Greek Eats: The Drool Gallery

Fried feta, in a packet of phyllo dough, drizzled with honey & sesame seeds. Are you drooling? I am.

Local pasta called hilopites. Lovely & fresh!

The best sausage I have EVER had. The fresh lime to squirt over it took it to a whole new level!

What could be better after a day of hiking around Meteora than this GIANT PLATE OF MEAT?! Gotta love souvlaki!

Moussaka. Glorious, glorious moussaka.

Calamari! Notice how large the pieces are and how little breading there is on them.

Whole, fried gopes! These little buggers are very typical in Greece and quite tasty when fresh like this.

A plate of meze at a restaurant right by the sea; grilled bread, Greek salad, tiropita (cheese pastry), tarama salata (dip made from roe) and aubergine (eggplant) dip. So fresh & tasty!

My first dinner in Greece! Greek salad, fried zucchini, tzatziki, gyros and much more.

Feta cooked with tomatoes, onions and bell peppers.

Dolmadakia! These are grape leaves stuffed with rice. They have a tangy, slightly sour, slightly sweet flavor to them.

Fried manouri cheese, covered in sesame seeds and poppy seeds.

Fresh grilled mushrooms from a Cretan restaurant in Thessaloniki.

Fried zucchini fritters! Crunchy, sweet, fresh-tasting even though fried. This is one of my very favorite dishes I have tried here!

Inside of fried zucchini fritter.

Traditional keftedes, or fried meatballs. They have some spices and herbs mixed in which I have not yet identified.

Free dessert at my favorite Cretan restaurant! Doughnuts filled with a sweet cheese, drizzled with honey.

Grilled haloumi cheese!! This too is one of my very favorite new things to eat!

A local speciality in Ioannina are these grilled pork sausages. Here, they came with roasted red peppers and sauteed greens as well. I love how they serve it with lemon!

Grilled OCTOPUS! So good! Charred and rubbery and lemony and delicious.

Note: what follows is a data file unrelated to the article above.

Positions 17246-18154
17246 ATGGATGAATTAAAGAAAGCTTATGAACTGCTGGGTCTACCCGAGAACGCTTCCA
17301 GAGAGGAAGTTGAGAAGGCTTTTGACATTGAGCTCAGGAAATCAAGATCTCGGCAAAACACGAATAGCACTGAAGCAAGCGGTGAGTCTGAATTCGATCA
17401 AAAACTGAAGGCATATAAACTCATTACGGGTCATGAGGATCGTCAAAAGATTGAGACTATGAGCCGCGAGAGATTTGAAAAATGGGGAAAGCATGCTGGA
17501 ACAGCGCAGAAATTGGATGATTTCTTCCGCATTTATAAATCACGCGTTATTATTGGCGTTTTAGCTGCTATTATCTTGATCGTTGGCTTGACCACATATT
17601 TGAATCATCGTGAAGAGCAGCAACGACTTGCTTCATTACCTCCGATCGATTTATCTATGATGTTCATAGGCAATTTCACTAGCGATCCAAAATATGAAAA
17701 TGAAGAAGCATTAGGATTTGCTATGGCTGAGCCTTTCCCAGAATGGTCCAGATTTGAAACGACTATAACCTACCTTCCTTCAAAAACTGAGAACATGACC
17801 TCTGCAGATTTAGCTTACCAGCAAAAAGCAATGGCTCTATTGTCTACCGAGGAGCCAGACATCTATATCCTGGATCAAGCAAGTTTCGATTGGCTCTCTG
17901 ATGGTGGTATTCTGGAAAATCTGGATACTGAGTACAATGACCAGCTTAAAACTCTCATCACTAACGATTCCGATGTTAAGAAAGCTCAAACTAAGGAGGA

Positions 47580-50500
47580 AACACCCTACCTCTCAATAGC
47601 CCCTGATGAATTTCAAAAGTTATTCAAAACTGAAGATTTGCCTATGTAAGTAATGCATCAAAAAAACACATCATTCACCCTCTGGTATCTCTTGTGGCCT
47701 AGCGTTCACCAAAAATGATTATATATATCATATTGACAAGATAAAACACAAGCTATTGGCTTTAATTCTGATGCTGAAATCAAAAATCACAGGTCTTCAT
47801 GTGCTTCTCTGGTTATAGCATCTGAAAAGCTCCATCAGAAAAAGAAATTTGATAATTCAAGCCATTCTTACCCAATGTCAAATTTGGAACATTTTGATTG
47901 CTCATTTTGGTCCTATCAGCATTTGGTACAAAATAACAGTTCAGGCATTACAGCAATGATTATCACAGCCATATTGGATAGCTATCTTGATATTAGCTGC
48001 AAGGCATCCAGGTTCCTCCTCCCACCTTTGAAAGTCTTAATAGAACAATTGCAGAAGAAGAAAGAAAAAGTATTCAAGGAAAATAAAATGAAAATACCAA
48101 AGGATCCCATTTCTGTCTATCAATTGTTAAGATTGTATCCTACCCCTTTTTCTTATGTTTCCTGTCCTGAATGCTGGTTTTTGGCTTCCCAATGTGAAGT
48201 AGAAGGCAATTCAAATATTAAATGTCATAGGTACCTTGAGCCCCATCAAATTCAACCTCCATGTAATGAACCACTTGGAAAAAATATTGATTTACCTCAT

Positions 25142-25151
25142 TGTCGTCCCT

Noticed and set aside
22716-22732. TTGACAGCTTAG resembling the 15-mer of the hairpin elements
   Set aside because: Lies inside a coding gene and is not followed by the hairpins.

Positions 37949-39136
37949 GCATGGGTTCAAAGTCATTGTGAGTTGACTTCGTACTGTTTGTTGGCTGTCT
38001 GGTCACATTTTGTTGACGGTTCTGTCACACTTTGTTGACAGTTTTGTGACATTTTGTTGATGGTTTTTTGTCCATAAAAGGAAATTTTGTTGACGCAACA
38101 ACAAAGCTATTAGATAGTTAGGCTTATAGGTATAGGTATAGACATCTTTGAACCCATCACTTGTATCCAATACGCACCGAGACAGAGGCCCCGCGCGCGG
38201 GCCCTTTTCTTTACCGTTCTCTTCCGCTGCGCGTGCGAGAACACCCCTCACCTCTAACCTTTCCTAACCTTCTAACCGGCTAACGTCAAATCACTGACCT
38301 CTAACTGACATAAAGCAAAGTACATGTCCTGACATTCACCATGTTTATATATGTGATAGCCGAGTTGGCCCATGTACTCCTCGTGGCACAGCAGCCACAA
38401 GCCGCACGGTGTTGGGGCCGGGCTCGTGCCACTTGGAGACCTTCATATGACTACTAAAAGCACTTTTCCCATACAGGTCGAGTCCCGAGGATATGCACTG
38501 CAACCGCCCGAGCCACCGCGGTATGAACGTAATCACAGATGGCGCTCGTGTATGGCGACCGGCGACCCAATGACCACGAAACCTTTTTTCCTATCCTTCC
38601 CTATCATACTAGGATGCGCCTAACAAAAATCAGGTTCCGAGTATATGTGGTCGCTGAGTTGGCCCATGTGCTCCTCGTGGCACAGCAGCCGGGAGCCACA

Grilled swordfish with rice pilaf. The lime is the perfect complement for the swordfish, as it is a rather heavy fish. Yum!

Avocado with walnuts and honey, from a taverna in Lindos. I will totally make this on my own! What a great combination.

My birthday dinner: a MASSIVE gyro!! I include this here to show the main difference between real gyros in Greece and most of those we encounter in the States: they come piled high with french fries!

Perfect spanekopita: crunchy on the outside, chewy on the inside. Droooool.

Grilled calamari! It takes on a whole new flavor when grilled instead of fried. I prefer it this way now!

Typical taverna spread at one of my favorite little places in the Ladadika neighborhood of Thessaloniki--grilled haloumi, grilled mushrooms and rocket salad.

These were still moving when I ate them. I'm still not sure entirely how I feel about that, but I did it, and it's a story to tell!

A regional specialty of Pilio; pastry filled with potato. It's fabulous--crispy on the outside, chewy on the inside! Perfect for breakfast.

Rabbit, rooster, sausage and other heartier dishes are typical in the mountain villages of Pilio. This was my first rabbit, cooked with wine, rosemary and mushrooms, and served with crispy potatoes!

If you don't like beets, please don't write them off until you try them in Greece! The beet salad pictured here is quite typical; they're usually served with fine olive oil and a garnish of oregano. I'm hooked!

The famous spetzofai! Sausage cooked with peppers in a thick, flavorful oil.

A big bowl of horta, or boiled greens, which is a very common salad option in tavernas. It's particularly popular in Crete.